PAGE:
Rachel Lee Hall won the 2019 Houston Symphony Ima Hogg Concerto Competition after performing Ginastera’s harp concerto with the symphony on June 1. Hall won $25,000 and a repeat performance with the Houston Symphony at Jones Hall on July 10. The finals included fellow harpist Chloe Tula, who also performed the Ginastera and won third prize. Cellists Coleman Itzkoff and Katherine Audas won second and fourth prize, respectively.
“I feel so incredibly grateful to have had such a wonderful experience in Houston last week,” says Hall. “The generosity and hospitality of the Houston Symphony and all its staff, volunteers, host families, and supporters absolutely blew me away. It was the kindest welcome I have ever received at a competition, and it helped me feel at ease and at home in a city I had never visited before.”
The last harpist to win the competition was Megan Conley in 2012, who won Houston Symphony’s principal harp audition in 2014. Another notable harpist winner is Yolanda Kondonassis, Hall’s former teacher. “The competition is extra special for me because when my teacher, Yolanda Kondonassis, was about my age, she was a contestant at the Ima Hogg Competition and won with the very same piece I performed on Saturday. It is incredibly humbling to have followed her footsteps to Houston because I consider her my greatest musical role model and mentor. She has been such an inspiration and support to me all the way, and I’m so grateful.”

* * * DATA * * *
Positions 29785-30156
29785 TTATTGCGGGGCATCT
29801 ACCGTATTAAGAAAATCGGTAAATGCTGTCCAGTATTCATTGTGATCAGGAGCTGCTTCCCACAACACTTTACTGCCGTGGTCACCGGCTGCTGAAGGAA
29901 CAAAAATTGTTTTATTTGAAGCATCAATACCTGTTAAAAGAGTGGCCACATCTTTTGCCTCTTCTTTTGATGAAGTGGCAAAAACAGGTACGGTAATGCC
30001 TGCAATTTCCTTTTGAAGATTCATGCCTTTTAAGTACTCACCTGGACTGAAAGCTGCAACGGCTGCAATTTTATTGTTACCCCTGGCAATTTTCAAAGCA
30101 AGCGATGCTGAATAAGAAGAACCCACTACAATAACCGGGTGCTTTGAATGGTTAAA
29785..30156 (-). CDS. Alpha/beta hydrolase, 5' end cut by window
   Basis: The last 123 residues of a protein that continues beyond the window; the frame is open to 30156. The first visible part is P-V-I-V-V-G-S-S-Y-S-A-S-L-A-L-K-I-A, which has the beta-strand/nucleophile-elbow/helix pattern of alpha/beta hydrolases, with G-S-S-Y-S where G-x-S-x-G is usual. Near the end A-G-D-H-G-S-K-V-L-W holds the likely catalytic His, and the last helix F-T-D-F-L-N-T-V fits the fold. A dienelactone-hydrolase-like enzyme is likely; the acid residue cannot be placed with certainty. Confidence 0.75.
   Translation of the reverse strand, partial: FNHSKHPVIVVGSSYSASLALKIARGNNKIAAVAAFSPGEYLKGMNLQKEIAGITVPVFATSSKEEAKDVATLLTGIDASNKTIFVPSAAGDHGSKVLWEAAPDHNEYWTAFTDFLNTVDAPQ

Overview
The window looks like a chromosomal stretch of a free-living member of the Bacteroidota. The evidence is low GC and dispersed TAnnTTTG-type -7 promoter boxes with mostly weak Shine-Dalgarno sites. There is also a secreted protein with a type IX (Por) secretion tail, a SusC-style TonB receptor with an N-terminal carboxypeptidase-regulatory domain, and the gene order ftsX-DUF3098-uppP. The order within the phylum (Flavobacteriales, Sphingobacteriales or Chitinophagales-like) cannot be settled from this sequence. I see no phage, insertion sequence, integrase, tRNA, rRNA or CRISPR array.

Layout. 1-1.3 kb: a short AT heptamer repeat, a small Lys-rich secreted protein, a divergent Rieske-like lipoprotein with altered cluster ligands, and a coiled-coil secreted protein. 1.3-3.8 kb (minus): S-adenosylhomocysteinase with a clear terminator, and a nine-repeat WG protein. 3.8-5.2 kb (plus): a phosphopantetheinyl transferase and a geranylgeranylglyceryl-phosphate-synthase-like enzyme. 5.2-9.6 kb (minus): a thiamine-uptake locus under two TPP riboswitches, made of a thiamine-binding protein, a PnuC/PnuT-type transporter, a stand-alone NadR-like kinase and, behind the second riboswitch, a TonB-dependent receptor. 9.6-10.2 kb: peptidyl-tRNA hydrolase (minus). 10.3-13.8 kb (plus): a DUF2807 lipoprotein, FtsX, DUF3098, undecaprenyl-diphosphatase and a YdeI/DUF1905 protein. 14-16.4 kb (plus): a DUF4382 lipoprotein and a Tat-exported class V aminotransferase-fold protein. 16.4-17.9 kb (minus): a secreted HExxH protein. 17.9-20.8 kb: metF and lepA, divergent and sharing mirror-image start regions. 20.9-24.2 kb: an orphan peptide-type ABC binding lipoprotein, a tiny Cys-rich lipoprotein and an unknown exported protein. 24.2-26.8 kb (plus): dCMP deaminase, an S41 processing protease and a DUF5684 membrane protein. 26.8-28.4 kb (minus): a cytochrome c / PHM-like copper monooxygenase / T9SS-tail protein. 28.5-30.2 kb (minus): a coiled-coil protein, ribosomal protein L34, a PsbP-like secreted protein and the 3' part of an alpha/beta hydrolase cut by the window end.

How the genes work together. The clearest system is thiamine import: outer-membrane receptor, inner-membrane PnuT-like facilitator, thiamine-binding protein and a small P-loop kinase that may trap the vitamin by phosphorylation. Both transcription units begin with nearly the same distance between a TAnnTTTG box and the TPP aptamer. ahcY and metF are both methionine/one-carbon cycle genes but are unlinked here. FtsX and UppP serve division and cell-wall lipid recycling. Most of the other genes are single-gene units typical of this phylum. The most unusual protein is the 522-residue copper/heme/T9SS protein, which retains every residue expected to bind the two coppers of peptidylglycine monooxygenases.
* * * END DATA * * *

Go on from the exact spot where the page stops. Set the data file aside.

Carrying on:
In the semi–finals, the nine competitors were asked to present two concerti. Both Hall and Tula played Glière’s concerto in addition to the Ginastera. When asked about the experience of competing against another harpist playing identical repertoire, Hall said, “It was definitely more intimidating for me to find out that Chloe was competing with me and playing the same pieces as me, but I think that gave me even more motivation in the practice room while I was preparing. I was excited that the competition gave me a chance to study and perform the Glière concerto, a gorgeous piece I had always wanted to learn! I felt like learning that piece was a prize in itself. The Ginastera, however, is an old friend, and I was over the moon that I had another chance to perform it.”